Ottawa’s neighbourhoods: The Market
It’s hard to know when to stop when subdividing Ottawa into smaller communities, so for this series of articles on Ottawa’s different neighbourhoods, I’m writing based on how cohesive each place feels to me. Certainly the walkable area bookended by three rivers west of Vanier feels like a single place.
The ByWard Market (or just “The Market” to many locals) is a network of little shops in downtown Ottawa, with a mix of bars, restaurants, nick-nack vendors for tourists, and a busker to entertain you every few blocks. North towards the river and south beyond the University you will find considerable amounts of student housing too, including block after block of townhouses and walkups. This low-cost living for young people ensures that the streets feature people partying at all hours of the night, so be sure to invest in earplugs if you live there.
As someone born in a relatively quiet suburb of Toronto and who got to see Toronto’s night life up close, much of Ottawa feels less like a city that never sleeps and more like a city that sleeps at 11 p.m., as even the downtown core south of Sparks Street gets a little empty towards morning. But this part of the city isn’t like that at all — people in search of excitement can hop from one bar to the next into the early morning, and the streets are alive with people and sound.
Anyone who lives in Ottawa probably has a favourite spot here — a novel restaurant, a bar they frequent — and I probably won’t mention it. There are so many little standout destinations—The Avant-Garde Bar, with its unusual Russian art, where many of my friends played their first rock shows; The Loft, where you can play the board game of your choice with friends for a few hours over a pint; Oh So Good Desserts, for enjoying a unique slice of cake with friends. The ByWard Market Building, central to the area, is filled with little eateries and tourist shops, with the famous Le Moulin de Province bakery at the north end.
Like downtown Ottawa, The Market features major local landmarks and historical institutions. Numerous embassies and government buildings dot the area, as well as cultural institutions like the National Gallery of Canada and the Ottawa Art Gallery. The Rideau Centre, the sixth-largest shopping mall in Canada, is the place you go to find a shop when nowhere else will do. Highlights include the only Apple store in the city outside of Bayshore, and the recently-renovated food court. The tall, windy Mackenzie King Bridge is frequented by every regular bus traveler (be careful that you don’t have to walk from one end of the bridge to the other — it’s a bit of a long walk), and is notable for letting people travel through the Mall even after closing time, so that people can reach the Market on the other side.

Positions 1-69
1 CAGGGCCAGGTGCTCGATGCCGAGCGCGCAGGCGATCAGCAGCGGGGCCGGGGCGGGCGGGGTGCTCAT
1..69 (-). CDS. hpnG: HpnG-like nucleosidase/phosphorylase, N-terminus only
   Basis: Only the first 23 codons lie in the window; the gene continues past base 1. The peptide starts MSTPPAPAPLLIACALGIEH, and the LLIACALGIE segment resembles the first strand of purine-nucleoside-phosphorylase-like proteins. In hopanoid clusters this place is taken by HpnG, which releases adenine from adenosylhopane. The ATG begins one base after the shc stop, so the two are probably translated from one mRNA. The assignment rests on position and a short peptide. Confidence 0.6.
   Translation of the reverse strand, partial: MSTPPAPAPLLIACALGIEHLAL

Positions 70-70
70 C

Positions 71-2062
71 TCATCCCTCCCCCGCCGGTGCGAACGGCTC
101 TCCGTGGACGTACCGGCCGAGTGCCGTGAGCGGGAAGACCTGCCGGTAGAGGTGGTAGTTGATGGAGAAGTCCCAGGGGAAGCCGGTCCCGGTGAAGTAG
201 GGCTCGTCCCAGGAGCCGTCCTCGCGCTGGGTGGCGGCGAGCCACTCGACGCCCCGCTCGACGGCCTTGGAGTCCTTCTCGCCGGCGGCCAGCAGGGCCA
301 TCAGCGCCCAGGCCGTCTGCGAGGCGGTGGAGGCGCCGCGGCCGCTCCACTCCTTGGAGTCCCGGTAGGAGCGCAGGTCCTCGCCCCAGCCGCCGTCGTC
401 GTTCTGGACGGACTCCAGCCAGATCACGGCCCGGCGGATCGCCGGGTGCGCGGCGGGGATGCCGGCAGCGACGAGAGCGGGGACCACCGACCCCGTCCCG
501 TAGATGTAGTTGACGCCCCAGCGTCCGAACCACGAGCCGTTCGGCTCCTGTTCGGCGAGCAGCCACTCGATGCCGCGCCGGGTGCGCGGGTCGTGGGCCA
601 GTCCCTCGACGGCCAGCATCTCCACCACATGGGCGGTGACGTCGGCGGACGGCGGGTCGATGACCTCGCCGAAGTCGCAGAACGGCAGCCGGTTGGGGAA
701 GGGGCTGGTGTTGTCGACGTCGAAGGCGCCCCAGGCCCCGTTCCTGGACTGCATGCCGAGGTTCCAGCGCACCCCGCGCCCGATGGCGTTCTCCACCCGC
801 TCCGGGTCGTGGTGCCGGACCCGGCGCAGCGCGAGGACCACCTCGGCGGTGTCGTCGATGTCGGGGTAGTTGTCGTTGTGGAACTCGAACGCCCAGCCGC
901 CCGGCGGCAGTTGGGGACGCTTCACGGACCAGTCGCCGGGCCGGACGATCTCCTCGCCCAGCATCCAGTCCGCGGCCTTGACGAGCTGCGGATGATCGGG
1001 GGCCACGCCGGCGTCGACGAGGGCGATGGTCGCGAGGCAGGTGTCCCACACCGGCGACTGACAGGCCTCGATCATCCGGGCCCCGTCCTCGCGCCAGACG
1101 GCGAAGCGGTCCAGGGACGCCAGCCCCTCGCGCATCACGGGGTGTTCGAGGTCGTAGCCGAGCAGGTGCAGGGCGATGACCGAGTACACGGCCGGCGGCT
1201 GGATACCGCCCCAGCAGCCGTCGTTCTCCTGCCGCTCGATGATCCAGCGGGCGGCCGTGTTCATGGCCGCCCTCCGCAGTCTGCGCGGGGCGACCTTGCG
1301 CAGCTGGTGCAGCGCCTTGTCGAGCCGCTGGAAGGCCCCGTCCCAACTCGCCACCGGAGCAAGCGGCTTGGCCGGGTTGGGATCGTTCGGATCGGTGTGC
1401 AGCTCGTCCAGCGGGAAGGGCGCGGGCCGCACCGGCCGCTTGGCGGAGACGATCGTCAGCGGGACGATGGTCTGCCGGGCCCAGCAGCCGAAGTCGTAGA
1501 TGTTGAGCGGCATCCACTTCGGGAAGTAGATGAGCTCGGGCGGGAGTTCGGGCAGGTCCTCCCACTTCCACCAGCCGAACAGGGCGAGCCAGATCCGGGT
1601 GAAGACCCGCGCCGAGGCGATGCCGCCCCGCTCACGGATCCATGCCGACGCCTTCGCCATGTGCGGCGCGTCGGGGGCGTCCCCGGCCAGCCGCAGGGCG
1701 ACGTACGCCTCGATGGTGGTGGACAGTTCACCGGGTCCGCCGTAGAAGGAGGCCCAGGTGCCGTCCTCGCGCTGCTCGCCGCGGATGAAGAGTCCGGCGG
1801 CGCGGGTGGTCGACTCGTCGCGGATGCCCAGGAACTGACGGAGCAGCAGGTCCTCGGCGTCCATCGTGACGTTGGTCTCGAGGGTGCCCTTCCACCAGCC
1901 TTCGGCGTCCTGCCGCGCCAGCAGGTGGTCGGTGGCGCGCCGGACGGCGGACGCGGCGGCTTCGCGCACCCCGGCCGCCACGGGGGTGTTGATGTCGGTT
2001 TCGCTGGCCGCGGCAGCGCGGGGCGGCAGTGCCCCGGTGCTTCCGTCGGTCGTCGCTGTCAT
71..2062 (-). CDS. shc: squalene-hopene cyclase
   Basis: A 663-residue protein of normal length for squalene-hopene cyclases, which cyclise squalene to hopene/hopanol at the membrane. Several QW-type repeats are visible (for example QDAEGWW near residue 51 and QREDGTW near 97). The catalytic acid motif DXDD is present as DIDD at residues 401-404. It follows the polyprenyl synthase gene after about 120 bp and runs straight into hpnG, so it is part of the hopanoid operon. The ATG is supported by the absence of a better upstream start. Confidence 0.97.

The University of Ottawa is another central feature to this area, so close to the city core that it’s crisscrossed by major roads and interspersed with 3rd-party businesses and housing, unlike the more distant Carleton University. The University features a lovely campus with lots of green spaces, interesting architecture and of course easy access to the rest of The Market and public transit. The university is a notably bilingual institution, fitting for Canada’s capital, and a great place to learn in two languages.
Like the central areas of some other cities, the Market has a problem with poverty, drug use and homelessness. The area has more than one centre for helping the poor and needy here, but in some sense we can set aside the “shelters bring crime” debate here—the centres were built where the crime is, not the other way around. Someone walking through the market at any hour of the day has a reasonable chance of having someone in rough shape stumble up to them and ask them for change, or say something incoherent to them. These common interactions lend the area a slightly chaotic feel, as seen in the infamous Rideau McDonald’s, which recently increased its security. The famous chain restaurant was open 24 hours a day, and had doors on both sides that allowed easy access to George st. from the Rideau bus stops. this made it a frequent late-hours destination for almost everyone in the market, and a place that attracted strange characters and the occasional dining-room brawl.
The Market’s problems with poverty are not unique to Ottawa; still, it’s a shame to see the city’s entertainment hub and such a notable tourist destination feel so uncomfortable. Other cities have different methods of dealing with their struggling residents; I encourage the City to continue refining its approach.
Given its connection to parties and tourism, this part of the city has been hit hardest by the global pandemic (unless you count those political and financial institutions renting somewhat-empty office space downtown). Already staples of the area have been shut down, such as Tucker’s Marketplace, the large buffet establishment with quality food, and The Highlander Pub, a place that served a variety of fine alcohols just a short walk from the Rideau Centre. But the area is already recovering for the summer — businesses are reopening for Phase 3, local produce is for sale, people are getting brunch, and that weird car with all the stuff on it that every Ottawa local knows has been spotted in the area. (Nature is healing, we are the virus!)
Standard issue Canadian vehicle rolling through #Ottawa’s #BywardMarket on a sunny Saturday afternoon. pic.twitter.com/MqNsYNsDUG— Adrian Harewood (@CBCAdrianH) August 8, 2020
So the fun activities people came to The Market for will continue to return, and this part of town will bounce back. Given the need people might have for a stiff drink these days and a bit of fun, and eventually a visit from a distant relative, I hope The Market bounces back hard.
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